Operation Burning Skull

This story is based on the video game XCOM: Enemy Unknown, a turn-based strategy game that revolves around protecting the earth from an extraterrestrial threat.  I hope you like it.


Operation Burning Skull

Silver cirrus clouds, thin brushstrokes against the night sky, hung above the darkened forest.  Only a few amorous crickets disturbed the quiet.  A crescent moon and its attendant stars lit the earth.  And then one of the stars began to move, slowly, meanderingly, as though it were looking for something: a peripatetic, periwinkle pinpoint.  From beyond the horizon another star appeared, moving quickly, the same yellow-white as the sun itself.  It flew straight towards the first star.  Briefly, they danced, one pursuing the other.  Bright lights volleyed back and forth between them.  A sudden burst of orange signaled the end of the hunt.

The Interceptor, Raven 4, turned around and flew back to base, while the purple star grew larger and larger.  The UFO plummeted out of the sky and made impact, smashing through the trees as though they were toothpicks, leaving a scorched, smoldering corridor through the forest in its wake.  It struck the ground, skipping gracefully like a stone thrown across a pond, skidding along the earth, and finally coming to rest near a lake, its leading edge half buried in a small hill, its hull steaming in the cool, spring air.  The forest, temporarily silenced by the crash, slowly returned to life.

Within mere hours, a Skyranger had taken off from a continent away and arrived at the crash site, littered with embers and debris.  The bulbous jet landed with a deft grace that defied its appearance, its turbines roaring as it gently lowered itself onto solid ground.  Its rear door yawned open, and four soldiers walked out, weapons drawn, alert to the dangers waiting for them unseen in the woods, the dangers they were here to eliminate.  Earth and humanity itself were under attack by a new, unknown enemy.  Alien abductions and terror attacks were a fact of life as they aliens struck all over the world.  Only XCOM, the Extraterrestrial Combat Initiative, the shield and sword of mankind, sworn to protect humanity and defeat its extraterrestrial attackers, had the potential to stop them.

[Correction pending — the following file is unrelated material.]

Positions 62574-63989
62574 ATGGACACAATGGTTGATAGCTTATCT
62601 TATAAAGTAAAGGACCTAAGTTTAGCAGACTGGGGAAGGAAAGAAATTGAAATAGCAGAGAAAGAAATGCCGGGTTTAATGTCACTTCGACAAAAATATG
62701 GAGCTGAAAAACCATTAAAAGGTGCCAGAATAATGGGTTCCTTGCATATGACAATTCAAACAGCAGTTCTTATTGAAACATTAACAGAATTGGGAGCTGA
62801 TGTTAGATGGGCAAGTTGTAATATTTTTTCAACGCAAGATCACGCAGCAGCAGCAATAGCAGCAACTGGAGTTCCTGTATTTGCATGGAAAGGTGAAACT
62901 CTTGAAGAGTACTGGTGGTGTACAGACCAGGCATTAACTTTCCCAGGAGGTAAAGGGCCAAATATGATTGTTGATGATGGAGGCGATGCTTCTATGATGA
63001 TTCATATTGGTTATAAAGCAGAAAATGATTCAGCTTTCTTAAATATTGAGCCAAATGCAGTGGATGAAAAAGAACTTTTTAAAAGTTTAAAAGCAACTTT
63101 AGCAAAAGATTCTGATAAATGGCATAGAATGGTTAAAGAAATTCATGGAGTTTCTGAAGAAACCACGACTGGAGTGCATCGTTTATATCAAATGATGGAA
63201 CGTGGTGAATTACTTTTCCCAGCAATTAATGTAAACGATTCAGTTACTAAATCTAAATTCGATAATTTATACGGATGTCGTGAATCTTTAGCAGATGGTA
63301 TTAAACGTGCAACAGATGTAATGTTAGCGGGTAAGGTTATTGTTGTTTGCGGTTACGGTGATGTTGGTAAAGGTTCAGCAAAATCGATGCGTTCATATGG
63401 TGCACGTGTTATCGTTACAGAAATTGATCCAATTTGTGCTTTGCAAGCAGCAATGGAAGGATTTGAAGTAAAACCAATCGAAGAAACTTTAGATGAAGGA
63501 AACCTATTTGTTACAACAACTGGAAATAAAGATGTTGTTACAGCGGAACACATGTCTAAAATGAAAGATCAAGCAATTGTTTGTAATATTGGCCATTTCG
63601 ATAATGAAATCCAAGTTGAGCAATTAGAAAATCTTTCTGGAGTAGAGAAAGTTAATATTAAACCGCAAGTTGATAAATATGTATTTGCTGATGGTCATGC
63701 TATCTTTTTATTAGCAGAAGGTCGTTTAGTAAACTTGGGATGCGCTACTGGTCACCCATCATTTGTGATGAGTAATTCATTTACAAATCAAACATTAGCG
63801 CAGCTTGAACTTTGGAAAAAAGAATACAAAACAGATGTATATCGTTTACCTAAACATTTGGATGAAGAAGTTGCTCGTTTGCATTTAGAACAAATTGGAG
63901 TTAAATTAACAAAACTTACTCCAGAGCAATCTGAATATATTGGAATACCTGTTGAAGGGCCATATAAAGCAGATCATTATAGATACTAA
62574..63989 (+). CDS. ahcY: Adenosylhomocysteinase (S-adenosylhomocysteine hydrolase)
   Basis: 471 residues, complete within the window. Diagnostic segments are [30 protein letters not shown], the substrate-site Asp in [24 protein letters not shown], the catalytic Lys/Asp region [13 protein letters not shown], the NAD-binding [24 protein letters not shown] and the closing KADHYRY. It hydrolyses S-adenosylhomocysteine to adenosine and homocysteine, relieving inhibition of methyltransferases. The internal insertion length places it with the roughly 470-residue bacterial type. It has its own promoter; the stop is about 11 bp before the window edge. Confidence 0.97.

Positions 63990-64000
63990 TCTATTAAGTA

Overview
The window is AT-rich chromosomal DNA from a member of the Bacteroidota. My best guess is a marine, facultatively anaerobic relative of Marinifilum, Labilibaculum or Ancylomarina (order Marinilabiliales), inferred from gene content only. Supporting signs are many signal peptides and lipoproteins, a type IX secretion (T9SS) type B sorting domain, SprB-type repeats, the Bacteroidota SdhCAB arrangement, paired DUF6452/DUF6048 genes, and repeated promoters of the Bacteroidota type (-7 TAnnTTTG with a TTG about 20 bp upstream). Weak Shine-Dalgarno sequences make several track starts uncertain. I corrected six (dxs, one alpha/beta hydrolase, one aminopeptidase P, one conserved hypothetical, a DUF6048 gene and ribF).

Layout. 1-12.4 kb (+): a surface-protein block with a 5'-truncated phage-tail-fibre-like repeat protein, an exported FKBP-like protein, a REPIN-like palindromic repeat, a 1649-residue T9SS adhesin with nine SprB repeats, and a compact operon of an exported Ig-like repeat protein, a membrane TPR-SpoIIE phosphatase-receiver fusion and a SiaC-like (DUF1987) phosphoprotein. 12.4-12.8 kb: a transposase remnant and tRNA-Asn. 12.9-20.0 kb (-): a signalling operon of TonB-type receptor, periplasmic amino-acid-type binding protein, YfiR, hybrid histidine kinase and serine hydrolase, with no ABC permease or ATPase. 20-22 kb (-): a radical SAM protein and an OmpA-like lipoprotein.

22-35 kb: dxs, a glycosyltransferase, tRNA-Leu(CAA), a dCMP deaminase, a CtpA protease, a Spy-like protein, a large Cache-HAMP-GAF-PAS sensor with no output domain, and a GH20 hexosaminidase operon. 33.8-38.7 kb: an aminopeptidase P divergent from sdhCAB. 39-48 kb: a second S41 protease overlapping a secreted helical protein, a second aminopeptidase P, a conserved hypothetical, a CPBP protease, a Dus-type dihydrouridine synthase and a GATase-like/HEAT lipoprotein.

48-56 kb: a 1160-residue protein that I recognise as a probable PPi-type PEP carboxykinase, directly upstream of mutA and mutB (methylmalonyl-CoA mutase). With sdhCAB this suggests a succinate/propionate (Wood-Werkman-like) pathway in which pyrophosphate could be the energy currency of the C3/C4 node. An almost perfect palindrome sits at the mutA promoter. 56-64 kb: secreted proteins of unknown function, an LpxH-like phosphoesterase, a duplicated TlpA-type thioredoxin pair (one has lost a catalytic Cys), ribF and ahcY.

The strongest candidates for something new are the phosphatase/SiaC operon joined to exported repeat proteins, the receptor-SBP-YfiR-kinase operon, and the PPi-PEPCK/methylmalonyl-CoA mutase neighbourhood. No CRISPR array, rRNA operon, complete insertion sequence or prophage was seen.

The soldiers emerged in a small clearing.  In one direction led the smoldering trail of broken trees left behind by the UFO as it crashed.  “Ich denke, dass wir das UFO gefunden haben,” Captain Friedrich Jünger, a veteran of the Kommando Spezialkräfte, reported back to base.

At XCOM Headquarters, the translation team immediately set to work.  A truly international organization, XCOM had been expanded from a small core in urgent haste as the gravity of the alien invasion became apparent to the governments of earth.  Unfortunately, this rapid creation had left a number of weaknesses in the organization, including a lack of a common language among the soldiers and staff.  With personnel from all over the globe, a way to keep communication flowing was urgently needed, and during missions, when speed and accuracy were of the essence, Esperanto was used as an interlingua to bridge the gap.  “Mi pensas, ke ni trovis la nifo,” reported Jünger’s translator.

“I think that we’ve found the UFO,” the other translators reported into their own languages.

“Roger that, Strike One,” replied Central Officer Bradford from the base.  “Major Kim, you’re authorized to assault the crash site.  Exercise extreme caution and expect heavy resistance: we don’t know how many hostiles survived the crash.”

“Yes, sir,” replied Ji Hye Kim.  “Raven, cover us,” she ordered.

Lieutenant Shivani Gavde nodded.  She had joined XCOM two months ago, after an alien abduction raid on her hometown of Kanpur.  Her home had been razed, her friends and family killed or worse, her city ruined.  She was left with nothing but her anger and a burning desire for revenge.  XCOM had found her in the rubble and taken her in for medical treatment, and once she recovered, she had volunteered for service.  Since that awful day, she had inscribed the name of one of her lost loved ones on every bullet she aimed at the enemy.  She had yet to run out.

XCOM Operation Burning SkullGavde took up her position behind a felled log and set up her Accuracy International AS50 sniper rifle.  The rest of the squad inched forward, moving between cover.  Gavde followed them with her sights, looking for any movement.  She clenched her teeth and flexed her trigger finger, hungry for battle.